- The Washington Times - Thursday, July 27, 2006

The housing slump reached a new milestone this spring as home prices that were soaring at double-digit rates only a year ago reached the break-even point and started to decline in many once-booming areas, recent reports show.

After an unprecedented run that fueled economic growth for five years, housing has become a drag on the economy. Sales of new and existing homes are down about 10 percent from a year ago, home construction is tailing off, and mortgage financing has collapsed by 28 percent from levels pumped up by record home purchases and refinancings last year.

The rapid slowdown in housing has particular repercussions for areas such as Washington, where the local economies are driven in part by real estate and are seeing a marked slowdown in job growth in highly paid professions such as real estate sales, mortgage financing, architecture and construction engineering.

“We’re seeing a shakeout” in the mortgage industry, said Christopher Cruise, who trains mortgage loan officers. “People were just answering the phone during the refi boom and making six-figure [incomes]. Now, the phone’s not ringing any more” and real estate professionals are having to work much harder to make money, he said.

The slowdown is healthy in a market in which prices climbed too high, homes became unaffordable for young buyers and too many people were rushing into home purchases thinking that prices could go nowhere but up, he said. He likened the five-year housing boom to the technology stock bubble that burst and caused a shakeout in 2000.

“It was like the greater fool theory — there has got to be a fool out there who’s willing to pay even more than me for this house. At some point, you run out of fools,” he said.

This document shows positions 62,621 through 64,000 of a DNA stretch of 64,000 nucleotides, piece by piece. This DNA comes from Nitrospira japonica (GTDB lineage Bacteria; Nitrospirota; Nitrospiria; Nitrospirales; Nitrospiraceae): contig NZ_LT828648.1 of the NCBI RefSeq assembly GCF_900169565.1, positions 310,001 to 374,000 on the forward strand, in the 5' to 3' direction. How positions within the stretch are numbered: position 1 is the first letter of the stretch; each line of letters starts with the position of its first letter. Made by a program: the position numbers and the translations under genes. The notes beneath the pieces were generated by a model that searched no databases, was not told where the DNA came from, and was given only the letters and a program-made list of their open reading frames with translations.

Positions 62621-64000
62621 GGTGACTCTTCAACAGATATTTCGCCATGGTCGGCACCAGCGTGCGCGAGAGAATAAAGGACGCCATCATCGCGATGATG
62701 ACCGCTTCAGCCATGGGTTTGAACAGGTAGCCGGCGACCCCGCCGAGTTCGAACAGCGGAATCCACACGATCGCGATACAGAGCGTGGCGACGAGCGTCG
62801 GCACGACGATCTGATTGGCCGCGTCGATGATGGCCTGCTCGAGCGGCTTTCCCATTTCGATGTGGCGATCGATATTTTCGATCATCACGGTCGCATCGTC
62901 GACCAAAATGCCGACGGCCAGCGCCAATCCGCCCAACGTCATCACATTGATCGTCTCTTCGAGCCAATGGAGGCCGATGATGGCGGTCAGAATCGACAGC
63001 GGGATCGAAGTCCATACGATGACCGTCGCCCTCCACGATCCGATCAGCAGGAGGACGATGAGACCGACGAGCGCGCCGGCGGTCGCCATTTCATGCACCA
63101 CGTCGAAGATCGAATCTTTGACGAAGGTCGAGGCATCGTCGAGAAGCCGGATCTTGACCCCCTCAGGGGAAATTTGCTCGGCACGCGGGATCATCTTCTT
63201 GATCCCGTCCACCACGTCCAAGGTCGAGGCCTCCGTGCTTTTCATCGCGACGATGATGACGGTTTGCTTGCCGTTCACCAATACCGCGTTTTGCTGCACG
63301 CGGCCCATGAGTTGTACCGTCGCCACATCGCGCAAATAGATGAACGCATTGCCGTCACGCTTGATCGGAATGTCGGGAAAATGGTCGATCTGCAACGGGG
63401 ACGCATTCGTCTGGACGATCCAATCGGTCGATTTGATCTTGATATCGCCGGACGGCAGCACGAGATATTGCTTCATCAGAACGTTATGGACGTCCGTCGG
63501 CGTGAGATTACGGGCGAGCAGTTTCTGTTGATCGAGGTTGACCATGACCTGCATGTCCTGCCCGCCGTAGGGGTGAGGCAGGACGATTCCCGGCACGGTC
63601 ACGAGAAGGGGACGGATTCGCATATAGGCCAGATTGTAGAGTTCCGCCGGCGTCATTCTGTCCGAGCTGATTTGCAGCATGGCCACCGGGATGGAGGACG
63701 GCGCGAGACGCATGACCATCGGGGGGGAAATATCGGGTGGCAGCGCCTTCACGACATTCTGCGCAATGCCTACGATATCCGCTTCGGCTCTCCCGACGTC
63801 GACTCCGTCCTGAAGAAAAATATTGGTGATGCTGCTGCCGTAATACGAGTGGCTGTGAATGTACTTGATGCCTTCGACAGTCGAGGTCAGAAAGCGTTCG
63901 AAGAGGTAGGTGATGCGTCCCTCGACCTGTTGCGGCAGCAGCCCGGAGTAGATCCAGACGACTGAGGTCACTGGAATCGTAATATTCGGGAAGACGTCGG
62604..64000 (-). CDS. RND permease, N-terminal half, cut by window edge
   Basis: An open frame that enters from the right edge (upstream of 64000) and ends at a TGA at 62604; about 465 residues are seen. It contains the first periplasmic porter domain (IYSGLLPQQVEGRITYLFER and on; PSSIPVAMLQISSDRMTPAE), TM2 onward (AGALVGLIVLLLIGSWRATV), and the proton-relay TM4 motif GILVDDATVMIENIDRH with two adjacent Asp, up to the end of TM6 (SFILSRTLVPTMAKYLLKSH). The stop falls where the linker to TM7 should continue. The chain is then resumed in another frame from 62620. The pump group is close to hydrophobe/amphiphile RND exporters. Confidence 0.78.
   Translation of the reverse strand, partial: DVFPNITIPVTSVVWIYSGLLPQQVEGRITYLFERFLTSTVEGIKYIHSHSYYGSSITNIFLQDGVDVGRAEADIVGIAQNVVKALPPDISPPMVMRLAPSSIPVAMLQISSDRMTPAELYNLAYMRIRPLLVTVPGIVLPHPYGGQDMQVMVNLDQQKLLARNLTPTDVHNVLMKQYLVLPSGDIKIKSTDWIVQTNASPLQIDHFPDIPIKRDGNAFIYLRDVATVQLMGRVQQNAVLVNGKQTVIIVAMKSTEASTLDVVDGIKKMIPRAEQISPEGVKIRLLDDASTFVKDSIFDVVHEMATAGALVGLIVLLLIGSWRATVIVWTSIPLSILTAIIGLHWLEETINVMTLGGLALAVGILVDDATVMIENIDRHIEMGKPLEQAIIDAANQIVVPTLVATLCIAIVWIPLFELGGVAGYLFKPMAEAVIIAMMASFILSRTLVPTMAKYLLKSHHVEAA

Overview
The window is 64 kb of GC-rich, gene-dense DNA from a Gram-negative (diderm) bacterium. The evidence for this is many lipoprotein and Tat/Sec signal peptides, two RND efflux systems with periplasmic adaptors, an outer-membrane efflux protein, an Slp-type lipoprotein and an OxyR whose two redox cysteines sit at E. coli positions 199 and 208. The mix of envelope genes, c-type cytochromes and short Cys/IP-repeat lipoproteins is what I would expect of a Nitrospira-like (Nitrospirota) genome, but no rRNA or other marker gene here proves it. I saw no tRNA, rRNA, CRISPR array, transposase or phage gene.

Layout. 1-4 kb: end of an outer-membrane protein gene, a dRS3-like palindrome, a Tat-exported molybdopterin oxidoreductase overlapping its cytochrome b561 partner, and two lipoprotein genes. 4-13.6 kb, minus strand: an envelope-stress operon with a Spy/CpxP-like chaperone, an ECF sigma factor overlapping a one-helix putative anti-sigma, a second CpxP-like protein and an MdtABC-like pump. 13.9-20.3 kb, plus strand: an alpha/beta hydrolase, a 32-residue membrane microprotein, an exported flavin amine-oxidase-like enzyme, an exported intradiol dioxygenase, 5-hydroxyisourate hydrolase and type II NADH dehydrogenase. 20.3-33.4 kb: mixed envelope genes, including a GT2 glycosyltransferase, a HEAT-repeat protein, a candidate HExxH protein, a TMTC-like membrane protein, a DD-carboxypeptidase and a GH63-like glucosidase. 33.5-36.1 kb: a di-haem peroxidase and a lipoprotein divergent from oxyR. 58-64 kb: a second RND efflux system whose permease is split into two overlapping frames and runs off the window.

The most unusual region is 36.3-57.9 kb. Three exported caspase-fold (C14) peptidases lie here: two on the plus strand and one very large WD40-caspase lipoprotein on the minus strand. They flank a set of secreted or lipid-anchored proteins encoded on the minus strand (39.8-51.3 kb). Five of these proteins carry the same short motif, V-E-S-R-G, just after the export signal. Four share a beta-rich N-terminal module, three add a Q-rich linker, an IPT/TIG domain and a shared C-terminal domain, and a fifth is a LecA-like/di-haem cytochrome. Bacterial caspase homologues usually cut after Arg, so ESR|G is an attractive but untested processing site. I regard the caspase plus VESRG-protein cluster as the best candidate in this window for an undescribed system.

Mr. Cruise, a former television reporter, credits a nationwide rash of publicity a year ago warning of a housing bubble for prompting people to stop and think more carefully before buying. The result has been a sharp slowdown in sales and a doubling of the number of homes available for buyers as well as a flattening of prices.

The high-flying D.C. and Northern Virginia real estate markets, which led the boom in the Washington area, also are leading the decline with small price losses in the past year, according to local Realtor statistics. Prices continue to rise for single-family homes in Montgomery and Prince George’s counties.

Nationally, prices for existing homes last month eked out a gain of 0.9 over last year, while new home prices have posted declines.

David Lereah, chief economist at the National Association of Realtors, said the flattening of home prices is helping to stabilize the market, after months of plummeting sales.

“Sellers have recognized that they need to be more competitive in their pricing, given the rise in housing inventories.”

Mr. Cruise, who travels to California and other areas to train loan officers, said Washington seems to be doing better than other hard-hit real estate markets on the East and West coasts, probably because federal spending continues to fuel economic growth and jobs in the region.

Job opportunities, which stagnated in the Washington area in the past year, are declining in housing-related areas such as architectural and engineering, according to a Monster Employment Index.

Paul Yalnezian, president of the real estate firm Right Home, said the housing slump has been precipitous in California.

“The number of able, ready and willing buyers has dwindled significantly. We are seeing more and more price reductions,” he said. But while the number of mortgage defaults has risen by more than 75 percent, “so far the predictions of mass exodus and foreclosures have not taken place.”

Some industry observers fear the fast-declining housing sector, which enjoyed only a weak revival during the traditionally strong spring selling season, is headed for a bust this fall when sales and prices typically decline from high-season levels.

“August will begin the buyers’ market,” said Donna Evers, president of the real estate brokerage Evers & Co. “Buyers should do their homework now and get their finances in order before jumping into a purchase.”

Robert Dye, analyst with Economy.com, said areas where housing soared the most are the ones most likely to see outright price drops in the months ahead. Among the areas where he sees a “risk of correction” are the Washington area, California, Florida and Arizona.


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